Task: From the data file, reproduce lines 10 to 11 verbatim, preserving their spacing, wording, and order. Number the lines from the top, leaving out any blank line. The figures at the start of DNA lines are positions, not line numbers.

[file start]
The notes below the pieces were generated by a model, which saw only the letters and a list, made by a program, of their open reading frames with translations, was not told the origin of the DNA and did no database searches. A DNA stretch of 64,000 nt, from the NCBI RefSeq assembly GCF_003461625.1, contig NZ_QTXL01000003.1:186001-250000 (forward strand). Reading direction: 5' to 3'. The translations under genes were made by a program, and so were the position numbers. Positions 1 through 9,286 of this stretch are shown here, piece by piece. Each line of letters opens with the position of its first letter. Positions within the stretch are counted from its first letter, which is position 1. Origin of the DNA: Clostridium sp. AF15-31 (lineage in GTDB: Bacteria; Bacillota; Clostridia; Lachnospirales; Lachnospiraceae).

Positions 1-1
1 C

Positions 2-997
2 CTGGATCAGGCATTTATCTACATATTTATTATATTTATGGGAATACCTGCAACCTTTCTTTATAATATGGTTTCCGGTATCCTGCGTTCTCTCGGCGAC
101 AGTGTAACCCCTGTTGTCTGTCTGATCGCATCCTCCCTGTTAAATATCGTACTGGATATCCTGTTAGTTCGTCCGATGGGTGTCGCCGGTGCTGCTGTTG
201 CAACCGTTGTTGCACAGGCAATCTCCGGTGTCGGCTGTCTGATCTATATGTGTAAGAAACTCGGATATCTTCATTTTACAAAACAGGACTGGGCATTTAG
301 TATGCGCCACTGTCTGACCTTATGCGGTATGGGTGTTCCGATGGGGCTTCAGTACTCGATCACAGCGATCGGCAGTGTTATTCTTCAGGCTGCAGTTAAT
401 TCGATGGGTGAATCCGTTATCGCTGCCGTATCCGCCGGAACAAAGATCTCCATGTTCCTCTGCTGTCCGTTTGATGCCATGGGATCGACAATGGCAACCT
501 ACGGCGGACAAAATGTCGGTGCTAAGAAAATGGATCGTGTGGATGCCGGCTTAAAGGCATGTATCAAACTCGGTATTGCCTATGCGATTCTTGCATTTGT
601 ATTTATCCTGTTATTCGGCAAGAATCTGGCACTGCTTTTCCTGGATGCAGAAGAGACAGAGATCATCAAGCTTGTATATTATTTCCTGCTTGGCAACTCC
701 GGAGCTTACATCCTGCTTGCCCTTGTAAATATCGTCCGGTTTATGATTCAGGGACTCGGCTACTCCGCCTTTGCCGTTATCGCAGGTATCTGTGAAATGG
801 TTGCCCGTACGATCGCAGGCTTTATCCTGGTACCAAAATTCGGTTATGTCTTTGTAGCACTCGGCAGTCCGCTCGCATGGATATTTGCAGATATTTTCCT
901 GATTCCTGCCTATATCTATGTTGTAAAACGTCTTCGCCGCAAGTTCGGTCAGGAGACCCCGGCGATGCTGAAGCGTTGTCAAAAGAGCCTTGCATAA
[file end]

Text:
501 ACGGCGGACAAAATGTCGGTGCTAAGAAAATGGATCGTGTGGATGCCGGCTTAAAGGCATGTATCAAACTCGGTATTGCCTATGCGATTCTTGCATTTGT
601 ATTTATCCTGTTATTCGGCAAGAATCTGGCACTGCTTTTCCTGGATGCAGAAGAGACAGAGATCATCAAGCTTGTATATTATTTCCTGCTTGGCAACTCC